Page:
Our usual after-flea ramen spot is super busy, and kind of loud. Katie's mom is doing her best to be social after a long day, but all three of us are deep in our bowls of ramen, quietly eating with gusto.

Katie notices it before I do: a small, black and green iridescent beetle about the size of an aspirin, floating face down in my ramen broth. I'm not even disgusted, just disappointed that I won't be able to finish my ramen as I call the waitress over to let her know.

Saturday, September 5, 2015

The Girl Can't Help It

"Go to your place," I say in my sternest possible voice, pointing. The dog has been completely discombobulated by the visit of Katie's mother, her presence in our home an apparent source of irritation so great that the only solution is to bark nearly incessantly.

Once the dog is on her blanket, crouched and looking very repentant, I command her to stay, and put up the gate in the door of our bedroom, effectively locking her in.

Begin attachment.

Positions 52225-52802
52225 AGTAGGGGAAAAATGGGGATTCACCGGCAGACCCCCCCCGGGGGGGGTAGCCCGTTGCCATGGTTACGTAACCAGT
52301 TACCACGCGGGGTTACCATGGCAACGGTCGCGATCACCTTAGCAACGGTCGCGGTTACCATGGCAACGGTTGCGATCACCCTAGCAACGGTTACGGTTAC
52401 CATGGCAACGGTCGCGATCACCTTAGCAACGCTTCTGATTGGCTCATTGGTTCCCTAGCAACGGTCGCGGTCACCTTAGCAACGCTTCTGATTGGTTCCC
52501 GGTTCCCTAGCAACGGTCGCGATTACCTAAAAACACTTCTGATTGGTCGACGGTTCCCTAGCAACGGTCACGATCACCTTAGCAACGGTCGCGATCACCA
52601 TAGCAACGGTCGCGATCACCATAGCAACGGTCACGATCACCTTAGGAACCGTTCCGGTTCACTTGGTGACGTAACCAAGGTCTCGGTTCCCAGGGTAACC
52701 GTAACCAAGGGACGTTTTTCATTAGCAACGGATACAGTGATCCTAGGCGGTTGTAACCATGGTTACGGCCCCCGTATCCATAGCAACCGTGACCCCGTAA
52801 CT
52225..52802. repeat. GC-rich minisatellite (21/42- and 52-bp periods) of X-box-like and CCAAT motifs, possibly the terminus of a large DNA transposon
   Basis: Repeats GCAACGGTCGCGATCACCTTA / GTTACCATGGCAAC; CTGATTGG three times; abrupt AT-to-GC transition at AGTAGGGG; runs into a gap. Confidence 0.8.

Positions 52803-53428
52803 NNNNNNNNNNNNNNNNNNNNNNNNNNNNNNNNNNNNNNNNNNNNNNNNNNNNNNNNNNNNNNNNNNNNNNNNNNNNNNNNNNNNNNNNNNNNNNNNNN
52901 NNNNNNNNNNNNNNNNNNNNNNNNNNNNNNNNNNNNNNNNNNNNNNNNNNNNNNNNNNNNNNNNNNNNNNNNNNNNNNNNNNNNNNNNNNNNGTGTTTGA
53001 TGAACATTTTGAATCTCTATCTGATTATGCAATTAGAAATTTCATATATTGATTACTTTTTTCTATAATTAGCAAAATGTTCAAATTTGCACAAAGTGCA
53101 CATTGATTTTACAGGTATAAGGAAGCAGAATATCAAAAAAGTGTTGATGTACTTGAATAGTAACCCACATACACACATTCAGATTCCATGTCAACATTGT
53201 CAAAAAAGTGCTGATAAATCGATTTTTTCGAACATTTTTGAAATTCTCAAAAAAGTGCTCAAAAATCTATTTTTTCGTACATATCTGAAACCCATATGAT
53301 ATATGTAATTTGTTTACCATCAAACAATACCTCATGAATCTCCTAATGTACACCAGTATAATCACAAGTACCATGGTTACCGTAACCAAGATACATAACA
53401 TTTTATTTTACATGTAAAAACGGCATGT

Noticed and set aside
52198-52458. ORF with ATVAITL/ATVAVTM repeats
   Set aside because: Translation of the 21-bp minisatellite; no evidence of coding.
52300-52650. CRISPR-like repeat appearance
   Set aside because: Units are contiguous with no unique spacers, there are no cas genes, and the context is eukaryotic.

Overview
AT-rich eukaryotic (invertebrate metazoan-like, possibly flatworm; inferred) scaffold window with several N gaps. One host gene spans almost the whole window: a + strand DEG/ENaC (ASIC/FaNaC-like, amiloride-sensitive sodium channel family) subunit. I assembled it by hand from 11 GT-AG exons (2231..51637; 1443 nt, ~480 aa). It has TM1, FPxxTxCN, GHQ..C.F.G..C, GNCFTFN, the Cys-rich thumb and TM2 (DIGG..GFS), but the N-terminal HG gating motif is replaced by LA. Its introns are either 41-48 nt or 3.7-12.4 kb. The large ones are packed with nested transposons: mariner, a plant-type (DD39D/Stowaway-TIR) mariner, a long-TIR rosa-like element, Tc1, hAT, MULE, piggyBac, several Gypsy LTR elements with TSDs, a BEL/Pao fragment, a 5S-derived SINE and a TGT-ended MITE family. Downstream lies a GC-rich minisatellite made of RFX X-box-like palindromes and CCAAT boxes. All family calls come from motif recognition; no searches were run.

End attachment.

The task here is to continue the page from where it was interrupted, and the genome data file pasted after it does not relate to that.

But lo and behold, not five minutes later she appears in the living room, a look of incredible guilt on her face, as she looks directly at me and lets out one of her dry, almost coughing barks.

It Was Quite Loud

"I'm so glad you liked it," the waiter says with a very thick accent to Katie's mom as he takes her plate. She's come up to New York to stay with us for a few days.

After he's gone, she leans over to me. "I'm not really sure what he said," she says over the loud music playing from the bar.

Thursday, September 3, 2015

I Missed It

"I don't care what we watch," Katie says, standing abruptly from where we were going over our DVD collection. "I just hate fighting."

"Wait," I say. "We were fighting?"

Wednesday, September 2, 2015


"You don't read out loud very much, do you?" Katie asks.

"What do you mean?"

"Well," she's trying to be kind, now, "the way you pronounce certain words, like 'eulogize.'"

"Did I?" I say, frantically searching the text.

Tuesday, September 1, 2015

Marry Well

Do I write about the guy leaning up against the pole on the subway that Katie out-crazied on her way home from work today?

Or do I write about us lying on the couch, bloated after eating too much Indian food, her head in my lap? I asked a question about whether or not she thought she would actually throw up if I touched a certain spot on her tummy, and we laughed until tears ran down her cheeks into her ears.

Whatever I write about, she usually makes it more interesting, and more fun.

Monday, August 31, 2015

Assertiveness Training